- Animax Entertainment has been nominated for its second Emmy Award for its work on "Off-Mikes," a weekly original animated series the studio produces for ESPN.com. Last year, Animax and ESPN won the first-ever broadband Emmy for its debut season of "Off-Mikes."
Over the weekend in Times Square, the Kleenex Let It Out campaign in which people let their emotions out while Kleenex films them was infiltrated by Greenpeace which is irked Kleenex manufacturer Kimberly-Clark uses "ancient growth" forests in their tissue products. Greenpeace activists, posing as distraught individuals complained about Kimberly-Clark's apparent deforestation tactics while Kleenex PR people had nothing much to do except let it happen, even when some activists unfurled a banner for Kleercut, Greenpeace's tree hugger effort.
It's classic surprise marketing at its finest. After all, what could Kleenex people do? The entire promotion is all about providing people a platform to air their grievances. If you are concerned about a company's supposed less-that-nice use of foresting techniques tan what better place to air the grievances that on a couch to an understanding listener. Or at least one that's supposed to be understanding.
Always up for a good time, French lingerie purveyor Sloggi has gone Smoggi, launching a guerrilla and online campaign in Belgium relating to the government's recent lowering of the national speed limit due to the level of smog in the air. Coolzor reports four lingerie-clad women stood by the road side holding signs that pointed people to Smoggi.com where a countdown to a mysterious something is occurring. We're told Belgian agency Brand Activation is behind the work.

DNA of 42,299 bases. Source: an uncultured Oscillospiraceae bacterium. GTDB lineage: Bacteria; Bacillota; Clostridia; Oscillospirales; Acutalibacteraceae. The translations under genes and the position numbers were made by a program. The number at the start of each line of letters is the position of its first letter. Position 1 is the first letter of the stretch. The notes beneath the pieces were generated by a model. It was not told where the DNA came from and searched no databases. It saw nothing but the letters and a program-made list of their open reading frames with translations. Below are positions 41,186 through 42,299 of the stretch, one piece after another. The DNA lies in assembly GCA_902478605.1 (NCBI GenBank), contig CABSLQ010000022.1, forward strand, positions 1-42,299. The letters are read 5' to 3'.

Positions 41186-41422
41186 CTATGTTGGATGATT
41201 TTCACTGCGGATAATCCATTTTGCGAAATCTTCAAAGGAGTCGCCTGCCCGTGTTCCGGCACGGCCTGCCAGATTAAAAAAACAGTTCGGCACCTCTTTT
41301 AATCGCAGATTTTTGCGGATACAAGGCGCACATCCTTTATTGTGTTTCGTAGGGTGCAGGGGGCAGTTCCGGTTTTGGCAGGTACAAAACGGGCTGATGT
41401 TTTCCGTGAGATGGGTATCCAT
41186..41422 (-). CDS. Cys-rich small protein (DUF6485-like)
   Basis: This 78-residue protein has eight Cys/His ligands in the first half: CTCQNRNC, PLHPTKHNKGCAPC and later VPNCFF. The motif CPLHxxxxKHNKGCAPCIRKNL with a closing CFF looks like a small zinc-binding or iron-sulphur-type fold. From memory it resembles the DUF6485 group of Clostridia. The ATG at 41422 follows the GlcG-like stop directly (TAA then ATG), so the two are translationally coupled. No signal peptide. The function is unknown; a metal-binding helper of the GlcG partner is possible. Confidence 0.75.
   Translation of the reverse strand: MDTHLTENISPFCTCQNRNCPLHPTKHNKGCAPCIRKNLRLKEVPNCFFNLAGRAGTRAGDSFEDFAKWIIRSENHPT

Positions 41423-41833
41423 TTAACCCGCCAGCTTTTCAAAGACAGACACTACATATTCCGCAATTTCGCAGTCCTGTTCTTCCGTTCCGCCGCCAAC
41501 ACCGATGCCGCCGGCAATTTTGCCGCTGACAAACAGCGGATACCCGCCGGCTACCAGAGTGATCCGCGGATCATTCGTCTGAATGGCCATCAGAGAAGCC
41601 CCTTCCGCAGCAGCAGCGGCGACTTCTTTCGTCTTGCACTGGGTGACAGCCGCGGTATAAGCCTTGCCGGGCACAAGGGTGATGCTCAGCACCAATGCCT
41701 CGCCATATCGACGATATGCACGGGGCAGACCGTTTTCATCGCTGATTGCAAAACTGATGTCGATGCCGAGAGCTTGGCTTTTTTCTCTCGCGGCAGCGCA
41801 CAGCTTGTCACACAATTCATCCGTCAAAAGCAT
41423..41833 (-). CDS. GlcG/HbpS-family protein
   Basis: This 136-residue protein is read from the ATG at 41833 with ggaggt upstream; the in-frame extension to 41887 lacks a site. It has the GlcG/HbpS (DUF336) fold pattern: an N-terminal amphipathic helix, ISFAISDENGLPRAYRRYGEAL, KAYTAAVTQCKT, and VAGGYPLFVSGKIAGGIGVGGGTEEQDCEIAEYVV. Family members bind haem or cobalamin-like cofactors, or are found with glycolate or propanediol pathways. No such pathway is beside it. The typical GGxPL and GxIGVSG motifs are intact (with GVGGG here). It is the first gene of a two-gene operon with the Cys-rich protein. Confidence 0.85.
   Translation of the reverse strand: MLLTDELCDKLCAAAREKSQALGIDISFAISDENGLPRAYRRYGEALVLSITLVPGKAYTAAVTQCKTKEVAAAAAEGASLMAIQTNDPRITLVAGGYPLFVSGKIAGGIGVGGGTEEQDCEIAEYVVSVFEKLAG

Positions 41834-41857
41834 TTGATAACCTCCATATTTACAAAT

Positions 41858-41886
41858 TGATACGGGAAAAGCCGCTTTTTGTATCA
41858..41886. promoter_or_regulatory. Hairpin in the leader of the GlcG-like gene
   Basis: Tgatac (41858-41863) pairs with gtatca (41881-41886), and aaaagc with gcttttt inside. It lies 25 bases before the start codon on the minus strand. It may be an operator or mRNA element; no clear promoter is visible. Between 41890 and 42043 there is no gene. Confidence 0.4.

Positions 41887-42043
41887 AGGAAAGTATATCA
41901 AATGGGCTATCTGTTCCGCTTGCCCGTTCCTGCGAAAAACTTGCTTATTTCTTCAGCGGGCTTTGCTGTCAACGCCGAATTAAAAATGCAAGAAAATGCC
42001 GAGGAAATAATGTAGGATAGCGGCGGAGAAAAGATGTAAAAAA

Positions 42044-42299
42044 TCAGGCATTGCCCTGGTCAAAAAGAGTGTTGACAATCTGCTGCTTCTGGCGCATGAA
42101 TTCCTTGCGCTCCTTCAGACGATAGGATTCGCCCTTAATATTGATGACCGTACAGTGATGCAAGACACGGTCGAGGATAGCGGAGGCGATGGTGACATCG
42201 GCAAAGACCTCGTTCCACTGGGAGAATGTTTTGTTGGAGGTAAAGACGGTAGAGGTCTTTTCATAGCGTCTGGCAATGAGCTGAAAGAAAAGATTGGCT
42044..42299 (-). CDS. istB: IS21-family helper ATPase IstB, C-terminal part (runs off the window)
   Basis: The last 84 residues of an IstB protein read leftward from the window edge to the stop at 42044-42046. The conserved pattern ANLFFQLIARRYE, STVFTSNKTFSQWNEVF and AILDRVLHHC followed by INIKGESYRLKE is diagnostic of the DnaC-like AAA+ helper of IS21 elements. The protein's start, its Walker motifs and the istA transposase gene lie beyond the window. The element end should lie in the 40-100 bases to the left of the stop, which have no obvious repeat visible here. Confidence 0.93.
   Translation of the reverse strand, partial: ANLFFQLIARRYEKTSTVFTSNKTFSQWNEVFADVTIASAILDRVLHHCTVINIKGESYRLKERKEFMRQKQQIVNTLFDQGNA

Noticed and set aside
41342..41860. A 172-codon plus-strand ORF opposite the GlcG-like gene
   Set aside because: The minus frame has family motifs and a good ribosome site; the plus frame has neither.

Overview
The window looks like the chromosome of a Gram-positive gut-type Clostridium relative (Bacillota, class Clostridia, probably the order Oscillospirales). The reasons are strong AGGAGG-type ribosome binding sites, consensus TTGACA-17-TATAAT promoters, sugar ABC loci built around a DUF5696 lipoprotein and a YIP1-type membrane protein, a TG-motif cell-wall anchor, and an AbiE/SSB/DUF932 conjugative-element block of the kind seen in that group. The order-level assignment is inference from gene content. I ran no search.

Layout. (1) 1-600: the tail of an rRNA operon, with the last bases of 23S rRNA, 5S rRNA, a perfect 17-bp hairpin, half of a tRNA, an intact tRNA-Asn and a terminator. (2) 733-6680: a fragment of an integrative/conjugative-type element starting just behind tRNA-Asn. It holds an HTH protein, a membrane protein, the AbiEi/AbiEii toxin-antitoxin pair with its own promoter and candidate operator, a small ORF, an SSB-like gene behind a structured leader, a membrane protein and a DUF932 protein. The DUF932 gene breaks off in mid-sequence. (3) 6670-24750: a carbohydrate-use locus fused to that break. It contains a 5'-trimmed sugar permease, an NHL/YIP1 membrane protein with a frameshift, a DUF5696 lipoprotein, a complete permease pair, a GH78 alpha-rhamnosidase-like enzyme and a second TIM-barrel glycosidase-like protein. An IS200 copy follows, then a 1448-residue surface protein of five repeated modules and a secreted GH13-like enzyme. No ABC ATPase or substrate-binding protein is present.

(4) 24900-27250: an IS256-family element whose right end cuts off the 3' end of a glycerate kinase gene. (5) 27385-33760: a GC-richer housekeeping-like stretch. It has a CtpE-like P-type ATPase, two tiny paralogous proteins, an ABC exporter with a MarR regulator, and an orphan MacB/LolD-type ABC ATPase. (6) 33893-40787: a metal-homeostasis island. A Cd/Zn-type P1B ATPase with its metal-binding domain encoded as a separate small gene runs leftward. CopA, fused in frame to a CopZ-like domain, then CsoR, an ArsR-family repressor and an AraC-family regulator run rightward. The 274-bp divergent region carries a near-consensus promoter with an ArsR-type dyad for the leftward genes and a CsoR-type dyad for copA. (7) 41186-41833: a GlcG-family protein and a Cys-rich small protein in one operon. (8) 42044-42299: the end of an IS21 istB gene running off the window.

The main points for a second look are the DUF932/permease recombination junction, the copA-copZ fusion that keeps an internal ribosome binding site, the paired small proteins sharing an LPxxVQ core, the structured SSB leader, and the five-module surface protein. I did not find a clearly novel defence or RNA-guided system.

We just love when big companies usurp the ideas of others and claim to be the first at something when, in fact, very clearly, they are not. Why? Because we get to trash them for it. Had anyone behind the Gene Simmons Family Jewels show done even the tiniest bit of home work, they'd realize they were not, in fact, the first to launch an assvertising campaign. Far from it. They're not even the second. Or the third. Or the fourth. Do your homework, people. Damn, a simple Google search turns up 17,500 results!
While slapping panties that read "Gene Simmons Family Jewels"on 25 models and having them prance about tomorrow at the Hard Rock Cafe's Times Square location to promote the second season of Simmons' show, those involved seem to have forgotten this very thing has already occurred in the same city. NightAgency, which created the concept, did it for New York Health and Racquet Club. Kodak did it at a trade show in Boston. A Russian tire shop did it. MTN did it in Italy. And those are just the ones we've covered.
If you really must see this ill-name "first," hurry over to the Hard Rock Cafe in Times Square tomorrow, Thursday, March 22 at 12PM.
UPDATE: Our explanation seems to have caught someone's attention. The words "world's first" have been removed from the press release.
We'd never see this in America because...oh heavens, the innocent eyes of children would be so horribly tarnished but in Italy, fake orgies inside a car parked outside a sex shop is just fine. For Erotika, Milan agency Virus created stickers which simulated a steamy six person orgy and affixed them to the windows of a car. You can wallow in the creation of and reaction to this stunt in this video.
We like to think of street art as advertising that pushes back. After all, even graffiti's got its own idea to sell.
Wooster Collective points us to some paste-on street art by Mike Newton, who says, "I noticed how the police would move the homeless from street to street, doorway to doorway around the town. This gave me the inspiration for my latest piece 'removing me won't solve the problem,' a kind of twist on the removal of graffiti."
A similar campaign we once conducted also involved reintroducing absent social pariahs to their natural environments. But we don't think our parents were super thrilled when we wandered into the kitchen wearing Mom's "Like a Virgin" outfit during Pops' business dinner. We bet it left a lasting impression, though.